Litterfall and wood production recovered rapidly following cessation of the drought. Despite the death of 9% of all trees ≥10cm dbh in 2003, litterfall recovered fully during the first post-treatment year (2005) and wood production, which was 42% of the control plot in 2003, climbed to 77% that of the control plot in 2005. This rapid recovery is partially explained by the positive growth responses observed for residual, surviving trees following the death of neighbouring individuals, perhaps attributable to reduced competition for light and soil moisture resources. LAI declined in the exclusion plot in 2003 and 2004, increasing light availability in the understorey; the difference in VWC between exclusion and control plots also diminished, in part owing to reduced transpiration associated with tree mortality (Cardinot 2007). A second litterfall recovery mechanism was the establishment of fast-growing trees in the exclusion plot understorey (P. Brando & D. Nepstad 2006, unpublished data). Increased soil nutrient availability associated with tree mortality may have also contributed to the accelerated growth of surviving trees and the establishment of fast-growing trees.
The rapid recovery of litterfall in 2004 and after the treatment ended (2005) was, surprisingly, not accompanied by a recovery of LAI. The relationship between LAI and litterfall was similarly unexpected throughout the experiment since litterfall remained high, with a small decline in 2003, despite the sharp, sustained decline of LAI beginning in the third year of the treatment (2002). LAI declined in response to drought with little effect on litterfall either through a lower specific leaf area or through a shortening of leaf longevity or both.
Drought-induced tree mortality and reductions in wood production resulted in a 63Mgha−1 reduction in AGLB that persisted through the first post-treatment year. The long-term recovery of pre-treatment AGLB will depend upon the balance between wood production and tree mortality. The latter declined to the level of the control plot during the post-treatment year, and could decline further if the drought treatment accelerated the death of trees that were already senescent and prone to die in the near future. Post treatment, tree-level increases in stem diameter growth contributed to an acceleration of wood production which, if it continued, could also reduce the time required to recovery pre-treatment AGLB.
In sum, the experimental drought caused a rapid and drastic reduction in aboveground wood production, while litterfall was less strongly affected. By the third year of the exclusion treatment in 2003, a reduction in litterfall coincided with increased mortality of large trees in the exclusion plot relative to the control plot, suggesting that available soil water had fallen below a minimum threshold required to sustain minimal physiological processes (Nepstad et al. 2007). Although the response of plants to soil water depletion may have been initially delayed due to the several coping strategies plants use to avoid or tolerate drought (Oliveira et al. 2005; Cardinot 2007), increased mortality and reductions in forest growth resulted in a 24% reduction in ANPP by the end of the experiment, which was highly correlated with a decline in VWC and LAI.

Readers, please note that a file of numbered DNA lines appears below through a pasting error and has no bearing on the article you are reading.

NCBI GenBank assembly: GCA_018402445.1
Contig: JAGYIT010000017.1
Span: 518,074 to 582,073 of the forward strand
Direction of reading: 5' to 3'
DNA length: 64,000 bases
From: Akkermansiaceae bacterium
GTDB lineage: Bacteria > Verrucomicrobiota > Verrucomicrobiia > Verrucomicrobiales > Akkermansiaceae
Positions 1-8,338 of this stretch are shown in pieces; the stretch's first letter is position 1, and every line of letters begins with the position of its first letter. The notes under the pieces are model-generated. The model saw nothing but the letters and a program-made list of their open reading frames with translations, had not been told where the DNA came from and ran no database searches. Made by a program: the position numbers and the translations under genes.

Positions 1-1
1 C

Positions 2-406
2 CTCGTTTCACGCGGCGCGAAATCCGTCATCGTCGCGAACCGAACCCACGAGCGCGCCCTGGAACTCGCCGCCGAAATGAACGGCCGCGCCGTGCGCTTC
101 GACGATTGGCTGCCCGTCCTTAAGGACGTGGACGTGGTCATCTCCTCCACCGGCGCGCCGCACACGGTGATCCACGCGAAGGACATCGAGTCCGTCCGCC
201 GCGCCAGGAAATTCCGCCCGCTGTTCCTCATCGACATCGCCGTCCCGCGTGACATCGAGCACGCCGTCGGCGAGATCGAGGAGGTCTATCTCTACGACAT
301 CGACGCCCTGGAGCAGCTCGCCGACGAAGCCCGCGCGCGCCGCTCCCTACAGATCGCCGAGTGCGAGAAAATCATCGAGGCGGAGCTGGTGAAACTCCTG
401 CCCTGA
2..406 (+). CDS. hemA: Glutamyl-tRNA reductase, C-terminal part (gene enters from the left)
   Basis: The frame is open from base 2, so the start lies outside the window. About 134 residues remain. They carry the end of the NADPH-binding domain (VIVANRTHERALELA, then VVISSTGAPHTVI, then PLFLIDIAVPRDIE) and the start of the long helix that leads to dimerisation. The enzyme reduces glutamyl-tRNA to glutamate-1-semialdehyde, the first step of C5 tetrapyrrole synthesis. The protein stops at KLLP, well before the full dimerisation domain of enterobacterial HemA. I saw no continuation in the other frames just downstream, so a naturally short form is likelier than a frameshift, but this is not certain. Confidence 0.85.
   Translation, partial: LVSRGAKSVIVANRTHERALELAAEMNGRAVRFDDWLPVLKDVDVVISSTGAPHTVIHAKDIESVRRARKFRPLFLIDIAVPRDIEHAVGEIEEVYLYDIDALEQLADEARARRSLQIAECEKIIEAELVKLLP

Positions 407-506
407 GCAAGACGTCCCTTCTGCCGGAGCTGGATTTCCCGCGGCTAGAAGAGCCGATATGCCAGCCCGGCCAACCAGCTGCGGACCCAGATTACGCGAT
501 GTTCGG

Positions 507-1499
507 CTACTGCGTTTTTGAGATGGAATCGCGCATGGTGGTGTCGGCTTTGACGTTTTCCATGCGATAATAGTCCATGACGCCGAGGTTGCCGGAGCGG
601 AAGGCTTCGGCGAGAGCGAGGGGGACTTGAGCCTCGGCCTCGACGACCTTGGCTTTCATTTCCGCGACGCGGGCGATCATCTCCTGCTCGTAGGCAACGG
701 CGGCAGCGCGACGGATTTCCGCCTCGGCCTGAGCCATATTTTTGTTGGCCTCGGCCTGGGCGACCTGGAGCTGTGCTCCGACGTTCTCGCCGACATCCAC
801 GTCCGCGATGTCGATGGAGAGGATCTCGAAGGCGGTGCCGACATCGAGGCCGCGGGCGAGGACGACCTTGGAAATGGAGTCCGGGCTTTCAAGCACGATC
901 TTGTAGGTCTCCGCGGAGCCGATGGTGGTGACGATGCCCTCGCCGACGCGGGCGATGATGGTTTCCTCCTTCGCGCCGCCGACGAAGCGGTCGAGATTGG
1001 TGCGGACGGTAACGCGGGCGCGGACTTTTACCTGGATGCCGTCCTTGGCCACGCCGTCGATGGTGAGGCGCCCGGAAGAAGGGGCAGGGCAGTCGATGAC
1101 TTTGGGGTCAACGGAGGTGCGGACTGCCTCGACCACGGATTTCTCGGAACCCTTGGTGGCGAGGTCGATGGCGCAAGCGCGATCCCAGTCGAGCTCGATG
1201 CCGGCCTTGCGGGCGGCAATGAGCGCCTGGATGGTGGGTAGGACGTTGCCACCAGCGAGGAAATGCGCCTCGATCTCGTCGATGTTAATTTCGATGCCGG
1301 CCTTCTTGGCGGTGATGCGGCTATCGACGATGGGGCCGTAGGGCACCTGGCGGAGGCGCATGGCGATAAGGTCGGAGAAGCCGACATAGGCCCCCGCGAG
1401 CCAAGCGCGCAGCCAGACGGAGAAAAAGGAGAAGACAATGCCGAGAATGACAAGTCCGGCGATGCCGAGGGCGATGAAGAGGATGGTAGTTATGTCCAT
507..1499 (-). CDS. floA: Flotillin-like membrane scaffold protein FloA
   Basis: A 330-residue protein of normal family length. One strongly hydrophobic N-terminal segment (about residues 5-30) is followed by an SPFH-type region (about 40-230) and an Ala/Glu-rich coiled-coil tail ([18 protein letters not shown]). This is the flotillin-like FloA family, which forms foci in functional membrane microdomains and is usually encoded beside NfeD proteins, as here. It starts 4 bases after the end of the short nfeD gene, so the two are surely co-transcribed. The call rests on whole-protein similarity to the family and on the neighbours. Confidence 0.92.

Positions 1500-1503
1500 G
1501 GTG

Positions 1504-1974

Heterotrophic soil respiration can be inhibited by drought either directly through microbial drought stress or indirectly through substrate limitation (Davidson et al. 2006), which is consistent with observations of lower soil CO2 efflux rates during the dry season in Amazonian forests (Davidson et al. 2000, 2004; Saleska et al. 2003). On the other hand, it is also possible that increased allocation of C to fine roots could be an adaptation to explore for deep water resources (Nepstad et al. 1994), which might increase belowground inputs of C as a response to drought. The depletion of soil moisture proceeds from the litter and upper mineral soil layers, where root systems are concentrated, to deeper (>8m in approx. one-third of the Amazon) soil layers (Nepstad et al. 1994; Jipp et al. 1998). New root growth therefore occurs at progressively deeper soil layers during drought episodes and may be inhibited near the soil surface by the lack of available moisture. These plausible responses that differ in sign may help explain the lack of a consistent and significant treatment effect on soil CO2 efflux. Either there were no changes in belowground C cycling processes or the changes that did occur cancelled with respect to CO2 production, thus resulting in nearly identical average annual CO2 efflux rates.
The isotope data shed some light on these possibilities. First, the 13C data demonstrate that C fixed by drought-stressed leaves, which is more enriched (less negative) in 13C than in the control plot, was transported to the soil and/or forest floor by litterfall and/or root respiration and root inputs. Hence the heavier 13C signatures of C respired in 2004 could reflect the decomposition of enriched-13C leaf litter produced 1–2 years previously, a contribution of heavier 13C in root respiration reflecting drought stress effects on photosynthetic fractionation, or both. However, the 2-year lag between fractionation of fresh foliage in 2002 and the first detection of that isotopic signal in surface CO2 efflux in 2004 suggests that decomposition of aboveground litterfall rather than root respiration (which would reflect the isotopic signature of current year's photosynthate) dominates the surface CO2 efflux.